There is thus nothing more to say about the report itself, mostly because it is a self-negating joke.  The question is how the CEA ended up deciding to produce it in the first place.  Although the internal negotiations that led to this farcical result are unknown, it is useful to understand that the economists who have long supported Republican candidates have always been motivated by their political priors and not by the rigors of economic theory.  The theory is merely a prop to support their political goals.

I say this because, even though modern economics is deeply rigged to produce conservative results, it is perfectly possible for a Paul Krugman, or a Joseph Stiglitz, or an Uwe Reinhardt, or a Robert Solow, or a Joel Slemrod to be an economist in good standing yet still reach conclusions using standard conservative-biased economic methods that support Democrats' policy preferences.  Republican-aligned economists pretend that their opponents are mangling the economics, but all the non-conservatives are doing is taking seriously the conservative claim that economic theory is not a normative enterprise.  That claim is tendentious, of course, because the theory itself is built on normative assumptions.  But even so, it is possible to be an insider in the economics game and reach non-conservative results.

The standard-issue economist on the Republican side has adopted the pose of a neutral analyst who is merely trying to explain to the unwashed masses the revealed truth about, say, the wisdom of Republicans' regressive tax cuts.  (Why?  Because those tax cuts are supposedly efficient.  Again, that now apparently means that Republicans' tax policy is "similar in spirit to Lenin and Mao."  Yeesh.)

Because Republican-aligned economists are Republicans first and economists second, they learn their non-economic dogma from their ideological allies.  People like Chief Justice Roberts embarrass themselves when they try to talk about economics, because they merely repeat what they hear from their friends about "fiscal cliffs" and tax cuts.  Similarly, right-wing economists are right-wing economists, and they have nothing new or useful to say about political issues.  If their buddies are upset about Elizabeth Warren and Denmark, then they too will be upset about Elizabeth Warren and Denmark.  (To be clear, I also have leveled this charge against left-leaning economists who try to "commit politics," sometimes with ridiculous results.)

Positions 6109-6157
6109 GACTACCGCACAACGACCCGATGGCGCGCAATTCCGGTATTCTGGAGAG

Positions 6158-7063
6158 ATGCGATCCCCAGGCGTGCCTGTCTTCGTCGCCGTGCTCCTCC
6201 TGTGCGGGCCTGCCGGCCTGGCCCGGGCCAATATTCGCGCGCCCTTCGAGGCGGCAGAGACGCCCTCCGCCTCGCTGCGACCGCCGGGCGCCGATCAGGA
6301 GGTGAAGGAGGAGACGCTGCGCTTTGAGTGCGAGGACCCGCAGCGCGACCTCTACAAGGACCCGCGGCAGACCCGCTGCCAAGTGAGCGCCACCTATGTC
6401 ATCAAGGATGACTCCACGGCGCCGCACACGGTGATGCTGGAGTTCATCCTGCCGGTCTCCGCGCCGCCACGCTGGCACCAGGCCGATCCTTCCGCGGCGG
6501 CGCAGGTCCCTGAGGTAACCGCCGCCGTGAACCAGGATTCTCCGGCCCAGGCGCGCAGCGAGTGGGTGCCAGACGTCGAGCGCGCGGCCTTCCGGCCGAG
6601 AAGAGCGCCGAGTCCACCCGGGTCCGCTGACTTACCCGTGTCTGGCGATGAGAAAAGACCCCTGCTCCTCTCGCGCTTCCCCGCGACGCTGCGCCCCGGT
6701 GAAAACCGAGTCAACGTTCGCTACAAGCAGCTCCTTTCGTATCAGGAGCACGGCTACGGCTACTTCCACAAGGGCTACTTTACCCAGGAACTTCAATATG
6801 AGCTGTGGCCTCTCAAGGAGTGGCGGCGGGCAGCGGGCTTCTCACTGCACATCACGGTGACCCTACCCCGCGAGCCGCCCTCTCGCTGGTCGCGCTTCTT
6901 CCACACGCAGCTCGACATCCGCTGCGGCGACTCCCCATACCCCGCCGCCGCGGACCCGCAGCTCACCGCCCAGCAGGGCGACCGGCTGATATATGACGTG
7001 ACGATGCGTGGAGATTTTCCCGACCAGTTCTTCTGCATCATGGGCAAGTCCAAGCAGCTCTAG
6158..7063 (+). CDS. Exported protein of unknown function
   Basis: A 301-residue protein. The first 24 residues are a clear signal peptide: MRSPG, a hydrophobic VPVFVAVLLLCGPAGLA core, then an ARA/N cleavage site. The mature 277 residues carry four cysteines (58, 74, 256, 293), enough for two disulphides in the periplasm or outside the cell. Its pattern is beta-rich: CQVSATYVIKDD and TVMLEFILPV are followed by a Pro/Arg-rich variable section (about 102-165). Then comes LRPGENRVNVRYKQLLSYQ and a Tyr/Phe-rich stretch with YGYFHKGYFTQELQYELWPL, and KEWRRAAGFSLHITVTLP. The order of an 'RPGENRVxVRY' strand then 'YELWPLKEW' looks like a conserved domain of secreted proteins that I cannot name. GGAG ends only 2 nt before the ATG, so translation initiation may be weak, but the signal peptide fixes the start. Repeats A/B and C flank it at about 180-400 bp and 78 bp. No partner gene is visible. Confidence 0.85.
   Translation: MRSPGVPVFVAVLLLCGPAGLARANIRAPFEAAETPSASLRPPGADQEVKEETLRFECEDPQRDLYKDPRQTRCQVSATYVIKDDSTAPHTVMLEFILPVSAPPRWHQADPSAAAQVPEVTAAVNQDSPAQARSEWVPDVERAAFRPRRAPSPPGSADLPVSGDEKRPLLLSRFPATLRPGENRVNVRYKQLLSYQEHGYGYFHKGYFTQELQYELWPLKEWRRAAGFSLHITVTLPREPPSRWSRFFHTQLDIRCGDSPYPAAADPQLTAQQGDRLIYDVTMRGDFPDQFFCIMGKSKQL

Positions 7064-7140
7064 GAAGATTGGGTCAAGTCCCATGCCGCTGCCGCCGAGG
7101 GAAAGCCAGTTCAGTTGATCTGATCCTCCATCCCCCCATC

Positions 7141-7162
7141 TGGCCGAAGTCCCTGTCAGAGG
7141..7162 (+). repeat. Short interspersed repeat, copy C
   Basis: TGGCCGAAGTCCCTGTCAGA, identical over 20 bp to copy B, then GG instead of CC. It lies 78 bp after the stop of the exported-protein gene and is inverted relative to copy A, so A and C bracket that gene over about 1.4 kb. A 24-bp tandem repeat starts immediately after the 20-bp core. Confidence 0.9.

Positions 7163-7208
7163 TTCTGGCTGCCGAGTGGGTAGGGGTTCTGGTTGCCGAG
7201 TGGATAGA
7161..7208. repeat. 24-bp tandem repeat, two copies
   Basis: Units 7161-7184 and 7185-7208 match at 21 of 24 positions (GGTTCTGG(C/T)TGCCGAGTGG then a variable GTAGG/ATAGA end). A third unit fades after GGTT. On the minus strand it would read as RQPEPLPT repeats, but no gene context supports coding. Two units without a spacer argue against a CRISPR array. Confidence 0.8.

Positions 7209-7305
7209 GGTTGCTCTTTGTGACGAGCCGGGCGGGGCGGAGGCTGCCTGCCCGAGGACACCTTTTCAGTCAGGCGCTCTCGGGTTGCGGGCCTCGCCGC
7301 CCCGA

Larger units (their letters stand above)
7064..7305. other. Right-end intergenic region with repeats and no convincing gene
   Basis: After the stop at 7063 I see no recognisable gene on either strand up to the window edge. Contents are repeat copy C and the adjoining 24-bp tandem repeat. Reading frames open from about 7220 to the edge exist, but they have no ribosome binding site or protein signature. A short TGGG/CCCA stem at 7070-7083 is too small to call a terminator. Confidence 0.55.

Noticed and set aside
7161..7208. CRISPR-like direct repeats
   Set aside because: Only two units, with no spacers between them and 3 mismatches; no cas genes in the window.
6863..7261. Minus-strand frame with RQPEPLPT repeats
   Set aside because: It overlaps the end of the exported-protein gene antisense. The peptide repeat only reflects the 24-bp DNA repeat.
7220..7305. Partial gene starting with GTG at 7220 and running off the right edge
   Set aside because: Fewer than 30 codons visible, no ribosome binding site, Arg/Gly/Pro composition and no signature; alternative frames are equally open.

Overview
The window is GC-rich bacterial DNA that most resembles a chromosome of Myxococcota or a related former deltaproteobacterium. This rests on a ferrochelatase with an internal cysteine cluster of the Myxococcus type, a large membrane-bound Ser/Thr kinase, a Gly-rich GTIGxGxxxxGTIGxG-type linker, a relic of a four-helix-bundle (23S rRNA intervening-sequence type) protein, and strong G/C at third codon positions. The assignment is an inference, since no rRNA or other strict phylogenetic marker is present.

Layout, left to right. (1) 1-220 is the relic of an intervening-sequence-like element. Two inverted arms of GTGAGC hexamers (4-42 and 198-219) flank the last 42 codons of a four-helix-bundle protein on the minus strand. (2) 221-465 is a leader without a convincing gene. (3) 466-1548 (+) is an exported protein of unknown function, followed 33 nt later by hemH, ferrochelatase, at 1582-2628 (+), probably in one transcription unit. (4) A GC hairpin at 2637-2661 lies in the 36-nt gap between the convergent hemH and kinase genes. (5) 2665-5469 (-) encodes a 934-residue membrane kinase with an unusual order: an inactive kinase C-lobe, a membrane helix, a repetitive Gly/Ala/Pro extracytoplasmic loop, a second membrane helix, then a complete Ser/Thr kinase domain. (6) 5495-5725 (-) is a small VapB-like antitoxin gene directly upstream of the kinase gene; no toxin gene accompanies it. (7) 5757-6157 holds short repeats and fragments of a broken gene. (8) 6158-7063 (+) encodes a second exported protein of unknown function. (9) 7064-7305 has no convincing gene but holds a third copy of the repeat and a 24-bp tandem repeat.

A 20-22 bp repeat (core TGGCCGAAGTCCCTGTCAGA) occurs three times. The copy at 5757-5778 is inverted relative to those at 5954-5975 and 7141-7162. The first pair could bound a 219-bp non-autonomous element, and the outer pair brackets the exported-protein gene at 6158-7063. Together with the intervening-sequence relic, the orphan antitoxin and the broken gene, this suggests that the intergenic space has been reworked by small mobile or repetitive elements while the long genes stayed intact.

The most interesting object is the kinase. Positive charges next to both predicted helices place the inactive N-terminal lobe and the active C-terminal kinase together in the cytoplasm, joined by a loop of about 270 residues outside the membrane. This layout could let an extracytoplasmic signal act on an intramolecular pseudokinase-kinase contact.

To a certain extent, however, I am overstating the case against conservative economists.  After all, almost all of the group that worked for McCain in 2008 and Romney in 2012 and that fought tooth and nail against fiscal stimulus after the Great Recession has been notably absent in the Trump Administration.  Just as almost all right-wing foreign policy experts shunned Trump, so most of the biggest names in conservative economics have been invisible.  There is a reason, after all, that Trump could not find any notable economists to defend his trade policies.

Although conservative economists have been merely posing as neutral scientists while pursuing a political agenda, therefore, many of them drew the line with Trump.  But not all of them.  It was initially a bit surprising that Trump managed to hire Kevin Hassett to be the chair of the CEA, because Hassett had been a major player in more mainstream Republican politics (advising Mitt Romney's failed 2012 presidential campaign, for example).  But it is no mistake that Hassett is the man behind this Bernie = Fidel smear job.

Hassett is the example par excellence of a right-wing economist who is a right-winger first, last, and always.  In 2014, when Thomas Piketty’s book decrying inequality became a best seller, Hassett appeared at an event at a D.C. think-tank to discuss the book.  As I wrote at the time, Hassett was more than happy to red-bait Piketty.  Hassett's economic claims were unsurprisingly dishonest, especially his claim that inequality was not so bad in the U.S. because we mitigate it with Medicare and Social Security.  As Piketty quickly pointed out, the people whom Hassett supports would love to end both of those programs.